Women reported growing unhappiness from 1985 to 2006, according to “Footloose and Fancy Free? Two Decades of Single Mothers’ Subjective Well-Being,” a recent study published in Social Service Review. They reported increased pessimism about the future, regret over the past, and overall dissatisfaction with their lives.
The paper’s author, Chris Herbst, a researcher at Arizona State University, found one unexpected exception to this trend: single mothers. Although they still registered greater dissatisfaction than both married mothers and single women without children, they started to catch up during the 19 years studied. They were the only subgroup that showed rising levels of satisfaction, a growing sense of what the study calls “subjective well-being.” The effect was most pronounced among low-skilled women, or women with less than a college degree.
Why? Herbst thinks that much of the answer lies in work. Most of the gains that single mothers experienced came after 1996, the year that welfare reform, with its stricter work requirements, became law. Expanded tax credits for low-income workers had by then also taken effect. “Welfare reform led to a real increase in employment,” he says. “And employment in and of itself has been shown to make people happier.”
The news was not all good for single mothers. They experienced no gains, and by some measures a decline, in physical and mental health. They reported worsening physical condition, poorer sleep, increased pressure and an inability to relax. This reflected the larger trends among women.
And yet single mothers closed the “happiness gap” between them and other categories of women. For example, in the pre-reform period, the percentage of single mothers who said they would “do things differently” if they had to live their lives over again declined slightly, from 81 to 80. Meanwhile, the percentage of single childless women expressing regret rose from 69 to 76 percent, and of married mothers from 59 to 61.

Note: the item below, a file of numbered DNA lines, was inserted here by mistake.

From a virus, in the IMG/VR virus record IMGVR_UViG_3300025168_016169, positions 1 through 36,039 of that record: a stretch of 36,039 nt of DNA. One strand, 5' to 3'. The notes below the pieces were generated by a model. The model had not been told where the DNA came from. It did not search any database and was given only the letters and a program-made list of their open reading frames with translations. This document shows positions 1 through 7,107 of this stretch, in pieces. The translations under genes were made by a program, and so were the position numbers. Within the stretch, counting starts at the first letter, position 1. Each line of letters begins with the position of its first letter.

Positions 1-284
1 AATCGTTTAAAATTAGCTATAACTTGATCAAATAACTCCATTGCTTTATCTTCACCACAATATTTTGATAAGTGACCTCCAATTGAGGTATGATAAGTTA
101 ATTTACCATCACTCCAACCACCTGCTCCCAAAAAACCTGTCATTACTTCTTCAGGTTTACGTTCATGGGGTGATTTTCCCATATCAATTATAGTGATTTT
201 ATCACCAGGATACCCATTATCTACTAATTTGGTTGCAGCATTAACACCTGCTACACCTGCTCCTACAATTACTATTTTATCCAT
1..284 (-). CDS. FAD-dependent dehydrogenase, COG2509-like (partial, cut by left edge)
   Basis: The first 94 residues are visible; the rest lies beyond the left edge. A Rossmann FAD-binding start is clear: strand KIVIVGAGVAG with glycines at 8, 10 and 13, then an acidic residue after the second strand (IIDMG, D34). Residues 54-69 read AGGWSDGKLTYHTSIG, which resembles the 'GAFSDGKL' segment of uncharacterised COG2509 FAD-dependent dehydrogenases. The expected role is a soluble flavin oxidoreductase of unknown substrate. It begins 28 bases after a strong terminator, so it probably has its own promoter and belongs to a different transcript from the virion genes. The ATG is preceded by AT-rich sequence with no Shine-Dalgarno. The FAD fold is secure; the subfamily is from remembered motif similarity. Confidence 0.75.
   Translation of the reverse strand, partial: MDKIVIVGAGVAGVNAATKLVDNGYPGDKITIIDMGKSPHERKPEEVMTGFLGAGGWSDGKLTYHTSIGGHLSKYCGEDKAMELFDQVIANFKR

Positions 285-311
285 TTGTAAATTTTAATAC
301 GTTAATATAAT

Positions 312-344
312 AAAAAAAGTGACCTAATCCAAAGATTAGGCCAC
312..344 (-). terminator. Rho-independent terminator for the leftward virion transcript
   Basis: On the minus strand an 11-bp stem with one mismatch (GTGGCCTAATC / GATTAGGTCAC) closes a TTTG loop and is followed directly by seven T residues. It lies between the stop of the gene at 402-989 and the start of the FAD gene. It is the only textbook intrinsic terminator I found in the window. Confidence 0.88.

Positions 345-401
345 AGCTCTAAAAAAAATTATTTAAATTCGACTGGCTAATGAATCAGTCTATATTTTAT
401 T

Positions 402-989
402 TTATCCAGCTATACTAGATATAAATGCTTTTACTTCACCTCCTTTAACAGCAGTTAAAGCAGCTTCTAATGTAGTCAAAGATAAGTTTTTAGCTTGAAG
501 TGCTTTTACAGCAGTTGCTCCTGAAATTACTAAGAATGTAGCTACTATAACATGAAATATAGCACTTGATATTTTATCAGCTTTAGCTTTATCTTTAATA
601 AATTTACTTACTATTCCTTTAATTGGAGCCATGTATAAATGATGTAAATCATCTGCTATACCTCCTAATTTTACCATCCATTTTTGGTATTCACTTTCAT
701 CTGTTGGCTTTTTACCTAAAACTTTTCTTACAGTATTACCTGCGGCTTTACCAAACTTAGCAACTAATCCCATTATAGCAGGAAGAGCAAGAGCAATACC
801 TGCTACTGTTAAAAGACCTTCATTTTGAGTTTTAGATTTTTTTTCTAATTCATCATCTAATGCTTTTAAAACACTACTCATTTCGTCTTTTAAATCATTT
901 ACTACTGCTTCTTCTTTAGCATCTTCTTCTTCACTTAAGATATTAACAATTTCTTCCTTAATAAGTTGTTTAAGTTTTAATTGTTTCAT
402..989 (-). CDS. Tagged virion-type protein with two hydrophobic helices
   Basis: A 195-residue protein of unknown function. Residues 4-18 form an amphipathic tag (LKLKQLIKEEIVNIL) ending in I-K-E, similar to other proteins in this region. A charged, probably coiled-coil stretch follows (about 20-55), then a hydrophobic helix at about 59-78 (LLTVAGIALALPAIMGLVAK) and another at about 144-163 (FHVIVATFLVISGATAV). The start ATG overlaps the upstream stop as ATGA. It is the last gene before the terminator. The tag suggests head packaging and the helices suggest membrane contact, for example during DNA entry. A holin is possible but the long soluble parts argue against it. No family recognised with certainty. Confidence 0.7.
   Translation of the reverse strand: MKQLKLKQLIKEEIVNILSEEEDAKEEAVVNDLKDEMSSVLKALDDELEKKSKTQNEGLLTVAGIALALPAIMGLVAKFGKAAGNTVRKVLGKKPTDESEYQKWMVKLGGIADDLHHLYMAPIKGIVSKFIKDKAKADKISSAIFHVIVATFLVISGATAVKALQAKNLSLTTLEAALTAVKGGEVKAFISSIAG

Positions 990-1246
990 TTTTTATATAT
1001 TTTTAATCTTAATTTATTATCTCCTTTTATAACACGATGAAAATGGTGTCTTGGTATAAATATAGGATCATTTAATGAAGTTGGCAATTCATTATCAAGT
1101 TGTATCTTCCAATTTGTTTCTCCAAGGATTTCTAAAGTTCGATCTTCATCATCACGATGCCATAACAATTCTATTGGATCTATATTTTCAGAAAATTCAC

Herbst used data from the DDB Worldwide Communications Life Style Survey, started by an advertising agency in 1975 to study consumer preferences. The survey, which continued virtually unchanged for the next three decades, included questions about overall satisfaction as well as physical and mental well being. Focusing on women with low skills allowed Herbst to gauge the effects of changes in welfare policy and tax law.
Herbst says his results surprised him. He expected to find that the stress of combining parental obligations with work at ill-paid jobs would cancel out any increased satisfaction arising from work itself. “I had to do some soul searching about what these jobs might mean for disadvantaged women’s self-confidence and sense of personal control, and not what they would mean to me,” he says.
Herbst cautions, though, that stricter work requirements would not necessarily produce more gains in happiness. He also notes that what’s good for single mothers may not be good for children. Indeed, research suggests that the kind of child care available to low-income single mothers leads to greater cognitive and behavior problems for children.
Chris M. Herbst. 2012. “Footloose and Fancy Free? Two Decades of Single Mothers’ Subjective Well-Being.” Social Service Review 86 (2): 189-222.